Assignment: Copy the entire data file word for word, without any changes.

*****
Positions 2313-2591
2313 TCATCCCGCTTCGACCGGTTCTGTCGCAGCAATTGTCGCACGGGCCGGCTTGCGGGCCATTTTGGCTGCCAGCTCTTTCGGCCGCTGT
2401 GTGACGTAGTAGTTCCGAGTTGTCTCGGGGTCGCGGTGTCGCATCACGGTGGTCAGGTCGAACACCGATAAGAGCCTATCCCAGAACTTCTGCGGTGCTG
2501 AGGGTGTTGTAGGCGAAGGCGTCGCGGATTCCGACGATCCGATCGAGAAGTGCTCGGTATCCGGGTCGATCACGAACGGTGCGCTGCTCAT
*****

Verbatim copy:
Positions 2313-2591
2313 TCATCCCGCTTCGACCGGTTCTGTCGCAGCAATTGTCGCACGGGCCGGCTTGCGGGCCATTTTGGCTGCCAGCTCTTTCGGCCGCTGT
2401 GTGACGTAGTAGTTCCGAGTTGTCTCGGGGTCGCGGTGTCGCATCACGGTGGTCAGGTCGAACACCGATAAGAGCCTATCCCAGAACTTCTGCGGTGCTG
2501 AGGGTGTTGTAGGCGAAGGCGTCGCGGATTCCGACGATCCGATCGAGAAGTGCTCGGTATCCGGGTCGATCACGAACGGTGCGCTGCTCAT